The bells are ringing out for Christmas time
Picture credit – Wikimedia Commons
When researching this article, we tried to think of other examples of where a musical instrument is so intrinsically linked to a period of time, or a particular celebration. You see, the sound of sleigh bells goes together with Christmas like overpriced chocolate goes with Easter. Dig a little deeper into the history of the humble sleigh bell though, and you’ll see there’s no real link to Christmas specifically, more to the wider subject of snow. The story goes that sleigh bells were attached to sleighs simply because, when gliding over snow and ice, sleighs are virtually noiseless so would be very simple to walk in front of. Perhaps after a few incidents of people being walloped by a couple of tonnes of horse, the riders/jockeys/pilots thought it prudent to try and warn pedestrians of their presence and from there the legend of the sleigh bell was born.
As a result of its seasonal association, it’s tricky to find examples of where the bells are used outside of Christmas music. We spent literally five minutes looking for incidents of them popping up in dub reggae, Ukrainian folk or any other kind of micro-genre you could think of but to no avail (although it was quite a journey searching the darker corners of YouTube for undiscovered musical gems.)
We found that a former member of under-rated American hardcore act Poison The Well had left to form a new band called, you guessed it, Sleigh Bells. Unfortunately, this new act is not festive in its nature, so our search continued.
We did ponder a few things which would take the post slightly off-topic, including replacing album titles with the word sleigh and observing the way a traditional sleigh bell is similar in its physical form to a stork of sprouts, yet we continued to struggle of finding examples of sleigh bells in non-Christmas musical history.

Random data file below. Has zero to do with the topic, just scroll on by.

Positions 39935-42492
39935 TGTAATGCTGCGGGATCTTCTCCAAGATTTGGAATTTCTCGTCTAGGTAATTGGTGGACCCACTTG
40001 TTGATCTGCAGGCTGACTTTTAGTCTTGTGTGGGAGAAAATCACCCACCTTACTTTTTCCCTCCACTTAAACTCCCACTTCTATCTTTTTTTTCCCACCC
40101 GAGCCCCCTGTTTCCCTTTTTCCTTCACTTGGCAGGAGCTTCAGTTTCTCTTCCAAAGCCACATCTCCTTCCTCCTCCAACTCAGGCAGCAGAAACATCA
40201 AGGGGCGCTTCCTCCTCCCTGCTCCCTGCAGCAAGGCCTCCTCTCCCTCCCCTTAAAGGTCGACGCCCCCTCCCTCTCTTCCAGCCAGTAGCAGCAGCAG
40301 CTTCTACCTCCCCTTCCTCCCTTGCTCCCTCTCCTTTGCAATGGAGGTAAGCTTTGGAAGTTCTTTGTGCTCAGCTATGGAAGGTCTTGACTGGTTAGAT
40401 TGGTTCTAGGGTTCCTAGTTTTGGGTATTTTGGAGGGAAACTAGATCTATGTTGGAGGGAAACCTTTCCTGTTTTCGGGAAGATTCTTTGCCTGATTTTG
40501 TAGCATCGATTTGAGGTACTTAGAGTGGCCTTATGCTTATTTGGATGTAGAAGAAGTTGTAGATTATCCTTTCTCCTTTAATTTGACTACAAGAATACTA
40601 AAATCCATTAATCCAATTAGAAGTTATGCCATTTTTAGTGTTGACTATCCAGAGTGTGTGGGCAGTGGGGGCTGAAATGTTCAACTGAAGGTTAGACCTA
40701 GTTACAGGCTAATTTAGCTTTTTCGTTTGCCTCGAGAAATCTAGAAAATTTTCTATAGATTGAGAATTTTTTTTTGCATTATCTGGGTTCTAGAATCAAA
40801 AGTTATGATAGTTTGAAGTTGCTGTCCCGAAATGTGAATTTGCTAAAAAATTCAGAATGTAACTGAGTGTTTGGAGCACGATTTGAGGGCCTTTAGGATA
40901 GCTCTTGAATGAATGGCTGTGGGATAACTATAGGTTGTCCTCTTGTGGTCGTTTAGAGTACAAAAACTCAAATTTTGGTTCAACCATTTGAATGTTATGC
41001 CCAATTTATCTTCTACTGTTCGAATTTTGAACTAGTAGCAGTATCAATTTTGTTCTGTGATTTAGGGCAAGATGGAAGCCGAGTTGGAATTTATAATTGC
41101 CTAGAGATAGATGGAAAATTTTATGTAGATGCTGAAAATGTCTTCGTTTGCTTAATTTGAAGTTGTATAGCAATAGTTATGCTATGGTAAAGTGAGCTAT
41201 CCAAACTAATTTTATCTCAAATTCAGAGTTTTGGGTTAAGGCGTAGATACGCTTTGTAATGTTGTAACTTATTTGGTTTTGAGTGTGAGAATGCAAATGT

(Some sleigh bell imposters, covered in snow)
And then, like a ray of light from way up high (or some slightly more frenzied web-searches) came a nugget of musical history containing a) the use of sleigh bells in b) a non-Christmas setting. Ladies and gentlemen, we give to you Mahler’s Symphony Number 4 (in G Major), which presents a child’s vision of heaven, presumably including sleigh bells and therefore probably…Christmas. Gah, foiled again.
So there you have it. The potted history of the sleigh bell is that it features all over music, providing that music is Christmas in nature or composed by a 19th century Austrian composer. Bah humbug.
If you’d like to write the next chapter in sleigh-bell (and other related hand-percussion) history, then click here to check out our selection. We highly recommend this Stagg Tambourine, Stagg Egg Shakers, and, of course, Essentials Percussion Triangle.
Journalist, PR and multimedia specialist. Write professionally on subjects ranging from musical instruments to industrial technology.